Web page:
BACKGROUND AND OBJECTIVE: Analysis of costs of high technological procedures such as peripheral blood stem cell (PBSC) autotransplantation in lymphomas are generally finalized at disclosing whether the improvement of survival in a subset of patients is cost effective and whether the cost of the procedure could be reduced. With the aim of revealing a possibility of reducing costs with respect to conditions of safety, we present our experience with PBSC autotransplantation in a particularly poor prognosis subset of patients with lymphoma. DESIGN AND METHODS: The expenses are analyzed for groups of cost and main resources necessary at unitary cost are considered separately. Groups of cost include various phases of the PBSC autotransplantation such as preparative procedures, execution of myeloablative therapy, reinfusion of CD34 cells, supportive therapy after reinfusion until discharge of the patient, general support for the management of patient. All costs are calculated according to 1997 prices and salaries and reported in dollars. The analysis was conducted on 21 patients with lymphoma resistant to other therapies treated by myeloablative therapy and PBSC autotransplantation in an hematologic unit in an open ward; the assistance was provided by staff not exclusively dedicated to bone marrow transplant procedures, with some help from a family member. RESULTS: The PBSC procedure, including all phases, costs from $17,761.9 to $18,259.9 depending on the type of myeloablative therapy employed; the mean cost was $18,092.6. The preparative phase with mobilization of CD34 cells, cryopreservation and reinfusion costed $3,538.7 (19.6% of the total cost); a major cost of this phase was cryopreservation and CD34 manipulation ($857.1). The second phase with myeloablative therapy and reinfusion of CD34 cells had a mean cost of $2,785.9 (15.4% of the total cost); a major cost of this phase was the hospitalization ($1,119.8). The third phase of patient's support after treatment had a total cost of $7,649 (42.3% of the cost of the total procedure) with the major cost being due to hospitalization ($2,571) calculated on a mean of 15 days after the reinfusion of CD-34. The last group of costs, including management support, accounted for $4,119 (22.7%) with a major cost being amortization of the structure ($1,600). The general cost for nurse's assistance to the patient was $1,355.1 (7.5%). INTERPRETATION AND CONCLUSIONS: A procedure of PBSC autotransplantation in resistant lymphoma is affordable without the strict precautions generally given in intensive care units. This provides a substantial reduction of expenses because of the low number of specifically trained staff members and the generally low cost of the necessary supplies. Before, however, proposing PBSC autotransplantation in most patients with resistant lymphoma, an evaluation of whether costs could be further reduced and whether the procedure has a cost benefit impact is needed.  (+info)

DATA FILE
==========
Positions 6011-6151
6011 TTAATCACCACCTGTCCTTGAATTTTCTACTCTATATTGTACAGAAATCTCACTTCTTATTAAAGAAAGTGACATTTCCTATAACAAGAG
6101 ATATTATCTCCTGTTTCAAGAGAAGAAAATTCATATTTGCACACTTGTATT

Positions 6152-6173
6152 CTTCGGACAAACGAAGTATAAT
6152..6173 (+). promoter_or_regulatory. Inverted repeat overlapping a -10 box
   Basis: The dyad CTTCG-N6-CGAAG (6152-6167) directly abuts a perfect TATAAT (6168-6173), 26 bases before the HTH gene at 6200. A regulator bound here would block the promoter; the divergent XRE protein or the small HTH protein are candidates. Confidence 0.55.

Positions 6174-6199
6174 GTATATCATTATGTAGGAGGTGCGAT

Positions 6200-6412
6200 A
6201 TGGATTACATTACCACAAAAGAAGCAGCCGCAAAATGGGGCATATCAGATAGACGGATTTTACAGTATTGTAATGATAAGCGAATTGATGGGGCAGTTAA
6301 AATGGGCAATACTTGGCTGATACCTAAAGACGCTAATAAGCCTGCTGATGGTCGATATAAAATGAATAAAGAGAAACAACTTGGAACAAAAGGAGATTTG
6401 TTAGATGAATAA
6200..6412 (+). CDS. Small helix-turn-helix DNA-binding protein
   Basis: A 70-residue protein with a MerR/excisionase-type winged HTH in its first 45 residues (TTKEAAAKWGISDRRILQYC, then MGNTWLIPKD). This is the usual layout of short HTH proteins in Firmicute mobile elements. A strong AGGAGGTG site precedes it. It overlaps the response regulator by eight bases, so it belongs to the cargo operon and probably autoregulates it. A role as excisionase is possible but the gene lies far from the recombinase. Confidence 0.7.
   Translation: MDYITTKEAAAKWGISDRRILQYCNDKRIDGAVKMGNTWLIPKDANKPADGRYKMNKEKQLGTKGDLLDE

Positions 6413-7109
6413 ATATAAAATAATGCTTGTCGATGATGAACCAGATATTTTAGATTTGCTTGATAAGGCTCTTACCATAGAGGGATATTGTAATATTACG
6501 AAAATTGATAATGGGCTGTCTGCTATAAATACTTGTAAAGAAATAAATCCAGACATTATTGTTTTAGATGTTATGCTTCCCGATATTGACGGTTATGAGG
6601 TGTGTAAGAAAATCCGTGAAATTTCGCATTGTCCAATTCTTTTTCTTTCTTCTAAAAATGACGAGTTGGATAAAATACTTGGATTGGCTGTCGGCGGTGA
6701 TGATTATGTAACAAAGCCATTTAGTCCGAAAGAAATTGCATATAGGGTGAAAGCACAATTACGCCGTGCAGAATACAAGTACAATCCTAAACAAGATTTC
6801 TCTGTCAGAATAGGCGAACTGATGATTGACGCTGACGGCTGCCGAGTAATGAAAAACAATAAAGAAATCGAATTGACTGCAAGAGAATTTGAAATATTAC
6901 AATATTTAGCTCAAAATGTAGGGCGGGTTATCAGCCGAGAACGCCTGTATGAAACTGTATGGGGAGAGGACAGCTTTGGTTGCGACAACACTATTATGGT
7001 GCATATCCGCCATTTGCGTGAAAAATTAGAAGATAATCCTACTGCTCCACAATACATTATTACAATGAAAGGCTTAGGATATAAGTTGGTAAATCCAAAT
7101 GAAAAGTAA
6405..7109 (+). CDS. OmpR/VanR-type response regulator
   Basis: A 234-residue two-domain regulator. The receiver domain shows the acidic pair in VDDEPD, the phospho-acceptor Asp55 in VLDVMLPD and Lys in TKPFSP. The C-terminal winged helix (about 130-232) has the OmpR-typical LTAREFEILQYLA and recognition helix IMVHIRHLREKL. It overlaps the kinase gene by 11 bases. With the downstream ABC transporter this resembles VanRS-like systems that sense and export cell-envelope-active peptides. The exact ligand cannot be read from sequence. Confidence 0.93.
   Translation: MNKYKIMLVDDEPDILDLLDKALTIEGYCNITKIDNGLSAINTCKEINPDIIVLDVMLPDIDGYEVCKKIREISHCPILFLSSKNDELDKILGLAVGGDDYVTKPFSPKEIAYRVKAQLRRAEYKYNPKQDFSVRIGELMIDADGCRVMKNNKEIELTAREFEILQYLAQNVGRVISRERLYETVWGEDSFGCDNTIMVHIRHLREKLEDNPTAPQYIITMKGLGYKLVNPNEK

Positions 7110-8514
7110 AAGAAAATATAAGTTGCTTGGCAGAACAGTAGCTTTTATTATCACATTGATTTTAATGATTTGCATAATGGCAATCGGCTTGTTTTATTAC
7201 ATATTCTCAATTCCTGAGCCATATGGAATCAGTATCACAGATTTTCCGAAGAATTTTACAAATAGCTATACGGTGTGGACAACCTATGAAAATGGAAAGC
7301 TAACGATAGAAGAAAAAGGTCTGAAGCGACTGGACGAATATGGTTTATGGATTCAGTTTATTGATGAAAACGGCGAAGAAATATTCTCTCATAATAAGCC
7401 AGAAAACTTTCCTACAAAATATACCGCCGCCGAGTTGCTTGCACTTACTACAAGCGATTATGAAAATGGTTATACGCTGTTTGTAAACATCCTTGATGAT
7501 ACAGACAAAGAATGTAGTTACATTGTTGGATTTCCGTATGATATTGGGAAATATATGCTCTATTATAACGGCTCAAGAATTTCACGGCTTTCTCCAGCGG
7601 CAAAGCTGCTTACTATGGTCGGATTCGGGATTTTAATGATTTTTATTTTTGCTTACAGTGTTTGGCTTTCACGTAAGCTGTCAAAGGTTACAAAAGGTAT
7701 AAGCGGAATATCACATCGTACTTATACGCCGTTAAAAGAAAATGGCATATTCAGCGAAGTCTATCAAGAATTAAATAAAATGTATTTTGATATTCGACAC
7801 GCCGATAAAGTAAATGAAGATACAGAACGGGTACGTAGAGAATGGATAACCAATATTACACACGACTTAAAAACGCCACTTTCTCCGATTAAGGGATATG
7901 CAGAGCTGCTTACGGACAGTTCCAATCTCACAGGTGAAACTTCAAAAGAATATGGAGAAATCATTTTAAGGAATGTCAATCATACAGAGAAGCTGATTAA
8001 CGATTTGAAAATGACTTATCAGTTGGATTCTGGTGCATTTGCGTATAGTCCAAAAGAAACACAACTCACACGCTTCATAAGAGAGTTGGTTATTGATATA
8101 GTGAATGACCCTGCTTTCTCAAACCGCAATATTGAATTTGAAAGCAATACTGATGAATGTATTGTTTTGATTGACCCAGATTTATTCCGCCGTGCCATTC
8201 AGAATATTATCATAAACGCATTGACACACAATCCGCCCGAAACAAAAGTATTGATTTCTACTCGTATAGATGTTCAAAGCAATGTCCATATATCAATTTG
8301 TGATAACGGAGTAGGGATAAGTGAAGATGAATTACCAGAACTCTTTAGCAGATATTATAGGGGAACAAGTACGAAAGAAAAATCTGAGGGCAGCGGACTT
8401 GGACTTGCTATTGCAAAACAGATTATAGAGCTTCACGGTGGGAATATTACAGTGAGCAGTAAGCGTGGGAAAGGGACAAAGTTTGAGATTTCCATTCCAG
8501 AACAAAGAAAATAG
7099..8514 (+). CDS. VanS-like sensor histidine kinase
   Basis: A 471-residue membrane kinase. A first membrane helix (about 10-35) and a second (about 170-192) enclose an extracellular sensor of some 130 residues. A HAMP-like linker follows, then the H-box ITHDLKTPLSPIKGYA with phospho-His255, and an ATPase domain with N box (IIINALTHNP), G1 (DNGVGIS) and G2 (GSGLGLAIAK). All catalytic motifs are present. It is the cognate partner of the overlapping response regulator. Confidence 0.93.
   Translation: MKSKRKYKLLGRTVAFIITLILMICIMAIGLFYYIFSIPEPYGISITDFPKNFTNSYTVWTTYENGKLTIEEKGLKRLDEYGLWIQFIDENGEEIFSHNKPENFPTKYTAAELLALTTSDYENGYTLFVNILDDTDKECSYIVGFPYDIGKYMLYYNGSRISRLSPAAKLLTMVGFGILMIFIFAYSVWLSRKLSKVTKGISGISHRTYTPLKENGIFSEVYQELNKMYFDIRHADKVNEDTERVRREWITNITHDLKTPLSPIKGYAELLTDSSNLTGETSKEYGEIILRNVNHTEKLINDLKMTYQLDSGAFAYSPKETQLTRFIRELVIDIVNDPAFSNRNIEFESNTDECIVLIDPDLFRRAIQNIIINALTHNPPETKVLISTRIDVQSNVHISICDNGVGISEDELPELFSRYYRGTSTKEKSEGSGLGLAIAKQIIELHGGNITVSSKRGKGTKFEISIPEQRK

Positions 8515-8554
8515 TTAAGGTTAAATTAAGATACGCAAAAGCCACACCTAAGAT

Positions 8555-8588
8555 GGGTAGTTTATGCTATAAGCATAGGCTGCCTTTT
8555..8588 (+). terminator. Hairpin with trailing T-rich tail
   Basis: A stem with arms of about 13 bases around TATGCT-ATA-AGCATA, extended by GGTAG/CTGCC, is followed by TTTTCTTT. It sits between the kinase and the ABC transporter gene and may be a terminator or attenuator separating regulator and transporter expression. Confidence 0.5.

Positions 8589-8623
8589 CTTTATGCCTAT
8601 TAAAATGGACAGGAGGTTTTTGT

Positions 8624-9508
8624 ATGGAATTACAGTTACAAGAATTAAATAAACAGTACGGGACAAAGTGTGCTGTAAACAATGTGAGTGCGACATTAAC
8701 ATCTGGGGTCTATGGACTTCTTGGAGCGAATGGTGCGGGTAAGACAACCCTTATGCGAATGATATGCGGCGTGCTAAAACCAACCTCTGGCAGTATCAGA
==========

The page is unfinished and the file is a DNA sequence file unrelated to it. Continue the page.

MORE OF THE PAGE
• The study was supported by St. Jude's, the American Society of Hematology, and the American Society for Transplantation and Cellular Therapy. (